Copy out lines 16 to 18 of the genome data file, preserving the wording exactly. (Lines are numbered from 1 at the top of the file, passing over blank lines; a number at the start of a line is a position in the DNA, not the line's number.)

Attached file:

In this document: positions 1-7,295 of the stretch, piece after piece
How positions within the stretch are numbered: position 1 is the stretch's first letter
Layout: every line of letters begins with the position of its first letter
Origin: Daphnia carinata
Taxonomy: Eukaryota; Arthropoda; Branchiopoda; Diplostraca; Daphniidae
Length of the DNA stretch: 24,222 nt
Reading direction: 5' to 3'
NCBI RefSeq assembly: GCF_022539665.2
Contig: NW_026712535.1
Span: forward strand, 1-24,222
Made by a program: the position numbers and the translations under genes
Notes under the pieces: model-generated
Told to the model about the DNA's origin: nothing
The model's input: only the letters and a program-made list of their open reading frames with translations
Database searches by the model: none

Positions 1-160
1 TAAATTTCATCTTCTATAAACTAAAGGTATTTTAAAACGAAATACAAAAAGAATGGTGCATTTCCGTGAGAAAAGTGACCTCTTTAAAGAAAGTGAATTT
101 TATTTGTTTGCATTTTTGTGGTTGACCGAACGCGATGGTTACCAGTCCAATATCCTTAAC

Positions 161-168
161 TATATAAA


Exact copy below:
Positions 1-160
1 TAAATTTCATCTTCTATAAACTAAAGGTATTTTAAAACGAAATACAAAAAGAATGGTGCATTTCCGTGAGAAAAGTGACCTCTTTAAAGAAAGTGAATTT
101 TATTTGTTTGCATTTTTGTGGTTGACCGAACGCGATGGTTACCAGTCCAATATCCTTAAC